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New Jersey Equitable Distribution
Equitable distribution is the process of how the courts decide to divide the marital property between the spouses. The main theory behind equitable distribution is that the courts and New Jersey family law recognizes the spouses as an "economic partnership." Unfortunately, as many are well aware, many partnerships don't last forever. Equitable distribution applies to all assets acquired during the marriage. Equitable distribution includes real estate, jewelry, mutual funds, stock options, bank and brokerage accounts, retirement assets, small businesses, etc. acquired during the marriage.
Generally New Jersey courts will undertake a three-step process in making an equitable distribution; (a) Identify the property that consists of the marital estate; (b) value each asset; (c) distribute the assets in a fair and just manner. N.J.S.A. 2A:34-23 (h) and N.J.S.A. 2A:34-23.1 are the two major statutes that govern equitable distribution. These statutes specify the factors that the court or ESP Panel considers when it determines the equitable distribution of the marital assets.
The statute lists fifteen factors but allows the court to consider any other additional factors it may deem relevant:
When a court makes a ruling on equitable distribution, the court must make specific findings of fact based on the three step process mentioned above, i.e., (a) what assets are part of the marital estate; (b) what is the value of each asset; (c) the manner in which it should be distributed. Generally, property should be considered part of the marital estate if it was obtained during the marriage. Moreover, it will qualify for distribution when it is the result of an effort or activity by either spouse during the marriage. The assets to be distributed are usually identified, for valuation purposes, as of the date that the complaint of divorce is filed.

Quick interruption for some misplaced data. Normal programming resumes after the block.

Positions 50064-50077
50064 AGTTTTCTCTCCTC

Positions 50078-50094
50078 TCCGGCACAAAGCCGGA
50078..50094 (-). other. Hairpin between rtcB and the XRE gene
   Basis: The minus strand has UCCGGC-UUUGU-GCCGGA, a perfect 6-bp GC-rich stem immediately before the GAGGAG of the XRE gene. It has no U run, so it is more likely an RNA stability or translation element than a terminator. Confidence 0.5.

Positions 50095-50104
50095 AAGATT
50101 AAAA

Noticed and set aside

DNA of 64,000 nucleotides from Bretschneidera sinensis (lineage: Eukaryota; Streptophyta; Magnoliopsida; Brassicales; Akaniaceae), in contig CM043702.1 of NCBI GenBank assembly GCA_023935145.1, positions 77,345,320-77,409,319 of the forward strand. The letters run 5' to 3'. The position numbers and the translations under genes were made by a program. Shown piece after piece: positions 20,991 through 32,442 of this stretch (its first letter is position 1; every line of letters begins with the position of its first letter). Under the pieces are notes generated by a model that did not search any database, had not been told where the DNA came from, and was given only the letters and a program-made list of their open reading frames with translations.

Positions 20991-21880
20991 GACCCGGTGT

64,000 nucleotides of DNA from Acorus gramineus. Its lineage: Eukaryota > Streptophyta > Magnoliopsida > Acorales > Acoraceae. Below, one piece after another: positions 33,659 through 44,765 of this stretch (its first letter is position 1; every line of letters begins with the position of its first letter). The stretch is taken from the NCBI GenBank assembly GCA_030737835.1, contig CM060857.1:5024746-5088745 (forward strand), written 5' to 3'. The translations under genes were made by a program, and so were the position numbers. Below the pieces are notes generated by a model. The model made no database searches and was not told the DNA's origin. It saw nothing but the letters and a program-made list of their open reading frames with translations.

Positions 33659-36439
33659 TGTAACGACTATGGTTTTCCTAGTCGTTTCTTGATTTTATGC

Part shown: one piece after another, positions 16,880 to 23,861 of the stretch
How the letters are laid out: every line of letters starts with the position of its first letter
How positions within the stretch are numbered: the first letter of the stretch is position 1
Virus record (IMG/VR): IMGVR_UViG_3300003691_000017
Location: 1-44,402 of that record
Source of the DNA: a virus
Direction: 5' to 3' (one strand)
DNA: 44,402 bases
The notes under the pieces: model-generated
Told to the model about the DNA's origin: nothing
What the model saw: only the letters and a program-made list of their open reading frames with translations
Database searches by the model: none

New Jersey has five types of spousal support. Rehabilitative alimony is a short-term monetary award that allows a spouse to go back to school or obtain training to re-enter the workforce. Limited duration alimony is awarded in cases of a short marriage when rehabilitative alimony doesn't apply. Reimbursement alimony is awarded when one spouse makes a personal sacrifice so that the other spouse could receive professional or career training. Alimony pendente lite is awarded when a divorce is pending so that both parties can maintain their current standard of living until a final judgment is made. Finally, there is permanent alimony which is usually appropriate in long term marriages and typically terminates upon the death of either party or remarriage.
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